Jennifer has training in a variety of Play Therapy Approaches: Child Centered, Adlerian, Synergetic, Attachment Based, Jungian, Sand Tray and Art Therapy. She uses an individualized approach for your child, creating an environment that fosters strength and growth. When working with children, Jennifer provides an accepting, nonjudgmental, safe, environment for their expression and exploration. Jennifer encourages each child's unique gifts and abilities, suggests alternative views or behaviors, challenges maladaptive behavior patterns, sets up natural reinforcements and consequences in the play, and encourages growth and processing.
"Children must be approached and understood from a developmental perspective. They are not miniature adults. Their world is one of concrete realities, and their experiences often are communicated through play. In seeking to facilitate children's expression and exploration of their emotional world, therapists must turn loose of their world of reality and verbal expression and move into the conceptual-expressive world of children. Unlike adults, whose natural medium of communication is verbalization, the natural medium of communication for children is play and activity." (Landreth, C, 2012)
Notice: Jennifer is not a forensic psychologist, child custody evaluator, or guardian ad litem and does not participate in court-related assessments, testimonies, or appearances. If you are seeking any services other than supportive and growth-oriented therapy, please seek appropriate referrals to the specialists who will better fit your needs.
- It is NOT ‘just playing’
It is NOT ‘talk therapy’
-works within the way children understand
-is intrinsically complete
-closes the gap between concrete experience and abstract thought
-is a safe and objective relationship
-is compatible with how children learn and generate new behaviors and experiences
-is a method of communicating within the child’s world
-is an effective modality for facilitating responsibility and better decision making skills
When may play therapy be appropriate?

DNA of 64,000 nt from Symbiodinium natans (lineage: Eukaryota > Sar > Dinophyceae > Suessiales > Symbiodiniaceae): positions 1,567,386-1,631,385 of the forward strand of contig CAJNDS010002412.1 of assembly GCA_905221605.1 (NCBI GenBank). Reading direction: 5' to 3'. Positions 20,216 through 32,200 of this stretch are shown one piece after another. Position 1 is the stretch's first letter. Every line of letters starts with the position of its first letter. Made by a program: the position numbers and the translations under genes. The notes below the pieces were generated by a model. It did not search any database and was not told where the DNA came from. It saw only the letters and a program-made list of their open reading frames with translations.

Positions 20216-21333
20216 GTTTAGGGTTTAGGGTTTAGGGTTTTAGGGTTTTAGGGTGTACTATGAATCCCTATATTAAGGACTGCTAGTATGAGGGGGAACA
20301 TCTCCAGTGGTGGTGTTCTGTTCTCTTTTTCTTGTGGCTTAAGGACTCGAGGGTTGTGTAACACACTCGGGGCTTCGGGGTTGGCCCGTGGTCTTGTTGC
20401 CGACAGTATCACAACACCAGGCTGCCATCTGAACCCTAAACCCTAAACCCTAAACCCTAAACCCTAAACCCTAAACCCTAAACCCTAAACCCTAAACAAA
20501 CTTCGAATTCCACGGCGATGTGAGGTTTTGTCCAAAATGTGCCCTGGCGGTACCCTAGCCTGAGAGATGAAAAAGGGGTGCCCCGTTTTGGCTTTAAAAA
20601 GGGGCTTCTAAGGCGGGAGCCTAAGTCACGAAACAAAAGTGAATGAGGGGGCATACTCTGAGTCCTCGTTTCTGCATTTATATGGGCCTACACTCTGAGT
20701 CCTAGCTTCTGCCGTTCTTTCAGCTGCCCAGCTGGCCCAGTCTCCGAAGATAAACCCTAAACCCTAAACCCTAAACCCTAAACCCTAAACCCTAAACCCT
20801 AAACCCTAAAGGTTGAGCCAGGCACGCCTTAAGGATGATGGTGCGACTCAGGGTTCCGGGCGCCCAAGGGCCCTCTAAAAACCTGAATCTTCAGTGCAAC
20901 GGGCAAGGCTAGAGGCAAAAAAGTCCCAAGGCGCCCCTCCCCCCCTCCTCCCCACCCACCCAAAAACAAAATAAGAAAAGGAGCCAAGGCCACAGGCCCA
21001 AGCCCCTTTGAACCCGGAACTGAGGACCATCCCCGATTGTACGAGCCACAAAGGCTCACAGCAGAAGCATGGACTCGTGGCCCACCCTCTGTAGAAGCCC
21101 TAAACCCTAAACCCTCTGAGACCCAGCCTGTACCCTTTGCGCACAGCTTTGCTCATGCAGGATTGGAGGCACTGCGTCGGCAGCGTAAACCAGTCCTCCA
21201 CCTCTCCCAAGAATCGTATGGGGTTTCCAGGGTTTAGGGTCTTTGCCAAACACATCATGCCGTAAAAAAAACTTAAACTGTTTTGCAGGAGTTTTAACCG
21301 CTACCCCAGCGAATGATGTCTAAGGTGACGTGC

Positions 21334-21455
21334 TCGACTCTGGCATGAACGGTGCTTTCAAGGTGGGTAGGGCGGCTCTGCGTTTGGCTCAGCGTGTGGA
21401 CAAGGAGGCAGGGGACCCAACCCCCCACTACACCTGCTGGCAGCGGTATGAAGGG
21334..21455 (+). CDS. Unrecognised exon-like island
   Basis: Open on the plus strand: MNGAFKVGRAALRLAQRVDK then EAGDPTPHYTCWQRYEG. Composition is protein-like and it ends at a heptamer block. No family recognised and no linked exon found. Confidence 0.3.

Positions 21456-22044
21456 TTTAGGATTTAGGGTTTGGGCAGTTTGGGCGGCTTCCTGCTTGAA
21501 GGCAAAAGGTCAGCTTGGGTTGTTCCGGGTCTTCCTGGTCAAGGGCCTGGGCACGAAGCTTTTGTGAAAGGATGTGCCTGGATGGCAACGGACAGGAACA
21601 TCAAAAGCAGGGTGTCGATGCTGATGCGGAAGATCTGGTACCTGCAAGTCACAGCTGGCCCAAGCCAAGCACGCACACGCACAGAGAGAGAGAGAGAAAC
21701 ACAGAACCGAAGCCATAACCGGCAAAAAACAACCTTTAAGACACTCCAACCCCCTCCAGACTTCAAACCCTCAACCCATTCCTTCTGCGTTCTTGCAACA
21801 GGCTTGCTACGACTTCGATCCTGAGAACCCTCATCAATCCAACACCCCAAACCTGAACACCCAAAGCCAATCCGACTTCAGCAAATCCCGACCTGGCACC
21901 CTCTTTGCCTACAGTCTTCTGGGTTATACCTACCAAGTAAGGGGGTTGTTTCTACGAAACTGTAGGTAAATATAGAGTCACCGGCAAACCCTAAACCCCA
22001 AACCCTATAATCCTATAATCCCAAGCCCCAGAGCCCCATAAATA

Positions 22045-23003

Trauma, Depression , Anxiety, Attachment Issues, Attention Problems, Grief, Self Esteem, Behavior Problems, etc.
Informative Articles by Lisa Dion, LPC, RPT-S, Director and Founder of The Play Therapy Institute of Colorado
For more helpful articles, visit Play Therapy Institute of Colorado https://playtherapycolorado.com
Trauma Impacts Abnormalities in the Brain and Play Therapy Heals Them
by Lisa Dion, LPC, RPT-S
The brain, for all its greatness, is also highly susceptible to experiences that register as traumatic – after all, one of its main jobs is to assess the environment for threats. The brain changes that occur as a result of these experiences can cause long-lasting effects during youth, but they can also carry over to adulthood; in short, perceiving trauma as children can set the stage for becoming a traumatized adult.
What does this mean for the brain and behaviors? Some of the perceived traumas manifest in the impairment of the anterior cingulate cortex, an impairment that leaves emotions less regulated and mood disrupted. The end result can range from impulse disorders to anxiety, from depression to suicide. It can also lead to substance abuse later in life.
All of the above has been known for quite some time, but research is now helping us see the details of what is actually being impacted in these areas of the brain.
In our brains, our neurons contain a thick, fatty coating called myelin. This myelin covers the axon of some nerves cells and helps the brain do what it does best: communicate with all aspects of itself and the body. It speeds up the transmission of the electrical signals being sent. Myelin builds as people grow and continues to do so until a child reaches early adulthood.
And when the myelin is damaged, white matter abnormalities appear.
Scientists at the McGill University Group for Suicide Studies decided to look at brains of people who have passed away under a microscope to investigate these abnormalities further and their discoveries were quite telling. They discovered that the myelin thickness of many nerve fibers was reduced in the brains of people who had experiences, as children, that registered as traumatic (we already knew this). But, what’s more, the myelin generation and maintenance processes were also changed.
They discovered that certain larger axons grew in diameter too. All of this was enough to lead scientists to conclude that the changes in the axons and in the myelin disrupt the areas of the brain linked to emotional regulation, the reward system, and satisfaction. In other words, these changes alter how a person processes their feelings. And that, in turn, alters behavior.